Battle for control rocks state media

Ray Matikinye/Augustine Mukaro

THE recent storming of the newsroom at Pocket Hills by Information secretary, George Charamba, constitutes an unprecedented intrusion into the management of the public broadcas

ter by a civil servant.


Charamba stormed the Newsnet newsroom after its “hotline” allegedly went unanswered when he telephoned the newsroom. He wanted to find out why the leading story on a news bulletin on Heroes’ Day had failed to capture the gist of the presidential speech.


Philliat Matsheza, a former deputy director in the Ministry of Information, said during his tenure no government official ever acted in such a manner as such issues were “left to management”.


“Our involvement in the affairs of the ZBC as a ministry was minimal. Our role was the facilitation of budgets to ZBC that had independent revenue collection of its own,” Matsheza, now the director of Southern Africa Human Rights Trust, said.


“We did not conduct any surveillance over editors but gave the corporation operational autonomy. The ministry’s mandate has obviously changed.”

Matsheza said the information secretary’s role then was to make information readily available. Government encouraged a flow of information from grassroots to it and not the other way round as became the norm under Jonathan Moyo.


Charamba’s recent actions appear as evidence of frustration by both the ministry and Zanu PF’s department of information over how to rid the Zimbabwe Broadcasting Holdings (ZBH) of the remnants of Moyo’s legacy.


Sources say the current saga is partly due to a build up of animosity between the party information department headed by Nathan Shamuyarira and Information minister Tichaona Jokonya over control.


While Shamuyarira wants the Ministry of Information to effect changes in government-controlled media, Jokonya and his deputy Bright Matonga seem too slow to act.


The turf war between the two politicians has sucked in Charamba, who is still smarting from not being appointed minister.


Charamba, alongside Webster Shamu and Ephraim Masawi, was touted as a possible Moyo successor when the Tsholotsho MP was expelled from Zanu PF over the Tsholotsho rift.


Charamba has been unable to come to terms with not being appointed minister as evidenced by correspondence between him and senior management at Pockets Hill.


He has clashed with colleagues and ministers over policy issues, particularly regarding the running of the state media ending up embroiled in fights with ZBH workers over a report compiled by Policy Implementation minister Webster Shamu.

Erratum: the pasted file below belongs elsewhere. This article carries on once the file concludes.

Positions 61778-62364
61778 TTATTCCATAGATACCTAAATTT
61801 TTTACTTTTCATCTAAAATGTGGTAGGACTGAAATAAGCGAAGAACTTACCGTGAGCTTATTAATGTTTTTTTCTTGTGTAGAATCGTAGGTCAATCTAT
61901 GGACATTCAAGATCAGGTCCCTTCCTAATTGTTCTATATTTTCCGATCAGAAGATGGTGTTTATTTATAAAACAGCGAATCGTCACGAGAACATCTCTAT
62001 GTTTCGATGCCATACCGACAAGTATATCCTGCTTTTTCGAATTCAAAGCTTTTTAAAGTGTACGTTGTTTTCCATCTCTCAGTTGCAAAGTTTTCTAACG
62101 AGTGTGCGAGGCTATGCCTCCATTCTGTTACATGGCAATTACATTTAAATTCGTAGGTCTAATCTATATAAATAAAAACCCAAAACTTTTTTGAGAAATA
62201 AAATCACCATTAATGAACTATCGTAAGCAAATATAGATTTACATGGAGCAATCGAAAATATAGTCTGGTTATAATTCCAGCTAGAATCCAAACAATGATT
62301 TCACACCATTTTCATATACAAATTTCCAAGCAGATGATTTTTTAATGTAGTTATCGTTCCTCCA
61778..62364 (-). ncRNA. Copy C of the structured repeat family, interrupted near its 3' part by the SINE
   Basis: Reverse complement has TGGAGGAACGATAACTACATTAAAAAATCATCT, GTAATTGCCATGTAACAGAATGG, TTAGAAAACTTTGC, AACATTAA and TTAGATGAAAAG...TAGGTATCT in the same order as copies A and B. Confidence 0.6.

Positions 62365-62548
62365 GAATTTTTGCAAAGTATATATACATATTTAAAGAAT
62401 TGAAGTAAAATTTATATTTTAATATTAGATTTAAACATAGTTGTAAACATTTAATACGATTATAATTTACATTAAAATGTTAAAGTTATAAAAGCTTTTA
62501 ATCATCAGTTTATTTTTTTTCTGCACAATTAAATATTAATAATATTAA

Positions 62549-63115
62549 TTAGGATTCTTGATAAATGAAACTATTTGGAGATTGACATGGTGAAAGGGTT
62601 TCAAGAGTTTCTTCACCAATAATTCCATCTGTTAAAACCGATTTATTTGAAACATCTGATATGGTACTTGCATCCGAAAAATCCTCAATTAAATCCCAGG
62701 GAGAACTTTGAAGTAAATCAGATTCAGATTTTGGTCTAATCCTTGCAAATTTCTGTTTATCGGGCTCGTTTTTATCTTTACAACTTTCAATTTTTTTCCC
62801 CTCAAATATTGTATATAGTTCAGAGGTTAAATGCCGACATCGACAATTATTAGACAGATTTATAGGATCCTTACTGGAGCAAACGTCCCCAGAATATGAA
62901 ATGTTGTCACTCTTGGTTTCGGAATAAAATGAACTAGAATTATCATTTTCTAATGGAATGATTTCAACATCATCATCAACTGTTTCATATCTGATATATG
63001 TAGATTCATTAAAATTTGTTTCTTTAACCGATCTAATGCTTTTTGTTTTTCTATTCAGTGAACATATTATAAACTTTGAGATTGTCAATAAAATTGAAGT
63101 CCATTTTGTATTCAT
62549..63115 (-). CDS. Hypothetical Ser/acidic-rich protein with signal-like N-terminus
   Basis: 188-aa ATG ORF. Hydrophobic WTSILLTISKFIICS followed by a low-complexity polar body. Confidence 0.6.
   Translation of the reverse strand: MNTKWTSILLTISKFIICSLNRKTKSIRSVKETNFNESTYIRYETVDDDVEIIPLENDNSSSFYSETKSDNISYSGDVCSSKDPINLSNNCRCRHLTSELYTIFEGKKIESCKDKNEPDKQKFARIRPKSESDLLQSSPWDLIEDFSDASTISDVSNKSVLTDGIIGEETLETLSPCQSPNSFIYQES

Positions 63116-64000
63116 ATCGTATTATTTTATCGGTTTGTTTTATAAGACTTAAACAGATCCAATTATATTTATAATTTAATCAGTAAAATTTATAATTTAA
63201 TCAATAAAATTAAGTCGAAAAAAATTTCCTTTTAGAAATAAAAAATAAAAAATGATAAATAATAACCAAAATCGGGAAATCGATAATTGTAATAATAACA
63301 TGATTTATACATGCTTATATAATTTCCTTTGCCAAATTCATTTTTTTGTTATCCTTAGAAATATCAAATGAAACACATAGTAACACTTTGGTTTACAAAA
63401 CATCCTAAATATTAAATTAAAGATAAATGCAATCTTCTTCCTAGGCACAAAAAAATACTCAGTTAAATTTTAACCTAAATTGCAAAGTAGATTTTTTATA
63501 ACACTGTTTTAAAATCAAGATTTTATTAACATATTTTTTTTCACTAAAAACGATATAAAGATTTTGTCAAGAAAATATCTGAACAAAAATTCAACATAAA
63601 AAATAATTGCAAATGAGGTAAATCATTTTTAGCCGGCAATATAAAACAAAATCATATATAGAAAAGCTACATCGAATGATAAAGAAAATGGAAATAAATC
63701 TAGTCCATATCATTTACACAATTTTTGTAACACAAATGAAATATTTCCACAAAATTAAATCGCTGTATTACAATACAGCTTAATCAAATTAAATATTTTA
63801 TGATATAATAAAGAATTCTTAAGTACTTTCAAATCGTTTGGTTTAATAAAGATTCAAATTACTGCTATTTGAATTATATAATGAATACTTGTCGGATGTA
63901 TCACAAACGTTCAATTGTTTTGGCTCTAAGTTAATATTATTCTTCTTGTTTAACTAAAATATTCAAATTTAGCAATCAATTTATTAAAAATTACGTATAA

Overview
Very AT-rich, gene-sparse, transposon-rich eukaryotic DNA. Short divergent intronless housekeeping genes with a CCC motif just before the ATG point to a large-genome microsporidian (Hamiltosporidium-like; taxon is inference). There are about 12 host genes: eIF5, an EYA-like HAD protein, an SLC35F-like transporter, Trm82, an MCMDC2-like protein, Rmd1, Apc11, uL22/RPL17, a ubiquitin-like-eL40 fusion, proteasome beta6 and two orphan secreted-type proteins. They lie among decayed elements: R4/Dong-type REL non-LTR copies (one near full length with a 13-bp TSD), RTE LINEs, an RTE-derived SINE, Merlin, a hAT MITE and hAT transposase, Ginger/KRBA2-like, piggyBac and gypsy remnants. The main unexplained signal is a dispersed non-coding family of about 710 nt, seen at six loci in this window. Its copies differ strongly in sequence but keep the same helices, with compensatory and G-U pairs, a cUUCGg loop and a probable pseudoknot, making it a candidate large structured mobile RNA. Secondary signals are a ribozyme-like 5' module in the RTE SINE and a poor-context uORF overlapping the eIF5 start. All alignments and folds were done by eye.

Last month Charamba clashed with ZBH head of national productions, Douglas Justice Dhliwayo, over a number of issues, including the productions of jingles, videos and footage to promote Zanu PF policies and programmes in the run-up to the March general election.


The tiff ended up with Charamba accusing Dhliwayo of “selling him out” to Shamu, Justice minister Patrick Chinamasa, Attorney-General Sobusa Gula-Ndebele and Shamuyarira and his deputy spokesman Masawi to solicit favours from them and sabotage his chances of being appointed a minister in April.


Dhliwayo accused Charamba of launching unwarranted attacks and insults against senior government officials he described “as mere politicians” who can’t do anything to him.


The sources said Charamba subjected Dhliwayo to an hour-long telephone tirade over the issue and Dhliwayo reacted angrily with an eight-page letter accusing Charamba of being “malicious” and abusing the President’s Office to pursue personal vendettas.


They said Dhliwayo then asked Charamba why he was angry that he was not appointed minister if he thought being a minister was beneath him.


The sources said the report that caused the infighting focused on the ZBH, Zimpapers, New Ziana and Kingstons, and concluded “all is not well” in the state media.


The latest issue of Zanu PF mouthpiece The Voice, viewed as an impeccable source of party policy, reported eminent changes at Pockets Hill.


Another source said Shamuyarira wanted the state media rid of all the remnants of the Moyo era immediately but Jokonya has been resisting this overbearing attitude. Party sources say Shamuyarira wants the business units set up under Moyo disbanded and the broadcaster to revert to Zimbabwe Broadcasting Corporation.


The sources say at one routine meeting, Shamuyarira railed at Matonga, wanting to know when changes would be effected. But Matonga replied that “his hands were tied and the onus to effect the changes lay with the minister”.


The broadcaster has not been able to wean itself from Moyo’s legacy that brought in inexperienced journalists to replace veteran broadcasters who were elbowed out because they could not qualify for Moyo’s media decimation programme.


Allegations of unprofessional conduct that have been levelled against some staffers at Newsnet reflect the power struggles between the Zanu PF information department and the Ministry of Information over policy.